Sometimes, film festival programmers are their own worst enemies. Read the blurb Toronto’s Jane Schoettle wrote for Ramin Bahrani’s "99 Homes," the one that calls it "an intimate and moving chronicle of a family that has become one of the many casualties of a culture of relentless consumption and economic overextension." Would you slot that into your schedule? (Spoiler: I didn’t.) But based on the rave notices from Venice, where the movie starring Michael Shannon and Andrew Garfield as cold-blooded Realtors foreclosing on ill-advised homeowners in the wake of the U.S.’ housing bust, I’m tearing up my TIFF schedule (and not for the first time) to find room. Critics are already likening Shannon’s performance to Michael Douglas’ iconic turn as "Wall Street’s" Gordon Gekko, a new-millennium equivalent to Douglas’ embodiment of ’80s greed, and the calls to put him into the Oscar race can’t be far behind.
Reviews of "99 Homes"
Nicholas Barber, BBC
A propulsive, streamlined, yet weighty drama. Its director and co-writer, Ramin Bahrani, is a Venice festival favourite who has made several muted parables about America’s dispossessed, but "99 Homes" proves that he can also make thrillingly urgent mainstream entertainment without turning his back on the harsh realities of life on the breadline.
Todd McCarthy, Hollywood Reporter
Carrying a title that implicitly references the 99/1 percent divide so frequently used to describe what ails the country and much of the world, "99 Homes" passionately remonstrates against contemporary economic conditions that suggest that, in real life rather than Capraland, Lionel Barrymore’s greedy old Mr. Potter in "It’s a Wonderful Life" actually has prevailed over humanity’s better instincts. While "At Any Price," Ramin Bahrani’s previous dramatic look at how tough things have become for so many working Americans, never found its audience, this, his sixth feature, might stand a better shot with the public since it’s pointedly designed to make your blood boil.
Peter Bradshaw, Guardian
Ramin Bahrani has established himself as a film-maker with a flair for dramatising the experiences of new immigrant communities in the United States, with excellent pictures like "Man Push Cart" and "Goodbye Solo." The same compassion is here, but the engines of drama and confrontation have been revved up an awful lot more. "99 Homes" is an exciting and emotionally grandstanding drama about temptation, shame, humiliation and greed — and it’s got something to say about America’s toxic-loan slump and how the taxpayer-funded bailout created a bonanza for big businesses who could make money out of the recession.
Guy Lodge, Variety
Following the lead of 2012’s underrated “At Any Price” in matching the socially conscious topicality of Bahrani’s early films to the demands of broader-brush melodrama, this dynamically acted, unapologetically contrived pic reps the filmmaker’s best chance to date of connecting with a wider audience — one likely to share the helmer’s bristling anger over corruptly maintained class divides in modern-day America.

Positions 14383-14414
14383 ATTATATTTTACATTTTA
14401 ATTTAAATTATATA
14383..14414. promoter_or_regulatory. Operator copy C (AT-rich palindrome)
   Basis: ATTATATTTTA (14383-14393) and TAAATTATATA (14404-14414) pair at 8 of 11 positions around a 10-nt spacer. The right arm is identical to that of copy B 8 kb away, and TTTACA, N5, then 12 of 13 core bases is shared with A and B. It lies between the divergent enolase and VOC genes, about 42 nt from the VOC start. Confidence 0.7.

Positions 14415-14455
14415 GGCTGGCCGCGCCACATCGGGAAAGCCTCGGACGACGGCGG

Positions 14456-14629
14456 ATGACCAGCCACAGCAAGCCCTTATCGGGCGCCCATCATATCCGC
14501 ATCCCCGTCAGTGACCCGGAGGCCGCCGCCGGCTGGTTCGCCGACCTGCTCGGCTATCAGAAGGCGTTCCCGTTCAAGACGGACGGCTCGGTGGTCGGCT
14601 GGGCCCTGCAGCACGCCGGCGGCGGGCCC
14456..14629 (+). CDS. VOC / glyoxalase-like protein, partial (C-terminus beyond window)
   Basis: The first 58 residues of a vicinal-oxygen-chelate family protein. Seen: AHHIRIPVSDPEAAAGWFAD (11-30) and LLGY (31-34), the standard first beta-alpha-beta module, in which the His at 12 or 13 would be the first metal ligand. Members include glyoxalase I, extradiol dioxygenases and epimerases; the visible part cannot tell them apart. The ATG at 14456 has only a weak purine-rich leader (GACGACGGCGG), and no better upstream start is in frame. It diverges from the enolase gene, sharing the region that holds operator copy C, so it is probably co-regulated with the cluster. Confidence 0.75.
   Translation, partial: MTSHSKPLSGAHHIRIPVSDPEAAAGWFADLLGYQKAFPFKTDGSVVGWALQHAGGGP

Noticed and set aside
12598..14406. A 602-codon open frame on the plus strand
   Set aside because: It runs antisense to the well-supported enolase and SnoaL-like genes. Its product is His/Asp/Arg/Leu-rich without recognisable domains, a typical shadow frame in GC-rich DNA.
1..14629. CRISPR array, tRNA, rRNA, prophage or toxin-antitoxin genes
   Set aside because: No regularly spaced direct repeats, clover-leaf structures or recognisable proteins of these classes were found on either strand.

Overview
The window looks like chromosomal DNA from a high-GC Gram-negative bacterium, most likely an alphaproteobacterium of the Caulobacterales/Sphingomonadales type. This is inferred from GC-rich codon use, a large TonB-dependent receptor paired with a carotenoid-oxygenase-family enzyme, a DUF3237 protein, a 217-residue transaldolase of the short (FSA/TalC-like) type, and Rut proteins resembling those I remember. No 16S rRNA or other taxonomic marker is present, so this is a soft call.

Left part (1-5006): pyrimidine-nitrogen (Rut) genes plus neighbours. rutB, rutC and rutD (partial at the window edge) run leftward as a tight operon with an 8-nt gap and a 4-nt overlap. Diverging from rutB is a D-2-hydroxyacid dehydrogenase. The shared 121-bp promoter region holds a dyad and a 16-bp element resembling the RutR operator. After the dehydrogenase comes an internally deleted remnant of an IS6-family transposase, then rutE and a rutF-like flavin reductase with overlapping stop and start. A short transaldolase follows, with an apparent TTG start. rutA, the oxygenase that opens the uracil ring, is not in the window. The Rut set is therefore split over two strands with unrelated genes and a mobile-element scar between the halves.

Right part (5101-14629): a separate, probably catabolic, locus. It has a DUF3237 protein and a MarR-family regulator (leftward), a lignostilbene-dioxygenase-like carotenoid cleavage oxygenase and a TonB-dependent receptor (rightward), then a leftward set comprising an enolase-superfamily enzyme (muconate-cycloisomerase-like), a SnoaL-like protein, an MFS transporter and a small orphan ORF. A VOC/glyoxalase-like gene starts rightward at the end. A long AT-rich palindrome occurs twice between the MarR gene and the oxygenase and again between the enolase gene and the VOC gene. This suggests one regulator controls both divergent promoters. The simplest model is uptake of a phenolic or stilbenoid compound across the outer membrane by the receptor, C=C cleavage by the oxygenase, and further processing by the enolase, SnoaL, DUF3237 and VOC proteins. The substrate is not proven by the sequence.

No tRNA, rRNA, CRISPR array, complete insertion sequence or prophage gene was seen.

Robbie Collin, Telegraph
Perhaps Bahrani is invoking Brian De Palma’s "Scarface" in the Florida setting: Certainly, Carver’s nihilistic state-of-the-nation rants recall Tony Montana in his self-actualising pomp, and Shannon delivers them with Tyrannosaur charisma. This is a ripe and vigorous return to form: a timely, terrifically acted moral nail-biter.
Jessica Kiang, Playlist
While neither subtle nor particularly nuanced, the blunt force trauma impact of its narrative never feels exploitative, being wholly justified by the importance of its themes. "Importance" is such a loaded, off-putting word, but it’s the right one in this context, because while Bahrani’s filmmaking skill and the excellent performances convincingly sell the experience of the film almost as a genre thriller or a Scorsese-esque, descent-into-madness gangster picture, those of us not directly affected by the housing collapse will nonetheless emerge with a better understanding of its terrible human toll, one all too easy to push aside when it is reduced to statistics and demographics.
Jo-Ann Titmarsh, Hey U Guys
Bahrani’s is a damning tale of how corporate society screws the average American and how easy it is to become powerless against the might of the law, the banks and the government. But it is also a moral tale of a man’s journey through some of the inner circles of this fiscal hell. Dern and Garfield put in great performances, and Guinee excels as a beacon of dignity but it is Shannon’s portrayal of this ambiguous and multifaceted character that truly shines in this excellent film.
Alonso Duralde, the Wrap
It’s hard to buy a dramatic moral in a world of too-big-to-fail, where bailouts turn into bonuses for bankers who should, by rights, be behind bars. Bahrani (and co-writer Amir Naderi) want the audience to go to the dark side with them without losing their faith in the system. To anyone who has watched this crisis unfold over the last decade, it will feel like a cheat.
John Bleasdale, CineVue
As with 2012’s "At Any Price" — which also screened at Venice – Bahrani’s movie sheds light on an under- represented, marginalised America — in the previous case that of big agro-business — and he’s finding a rich dramatic vein out there. With "99 Homes," he’s created a complex and thoughtful political drama with the speed and tension of a good thriller.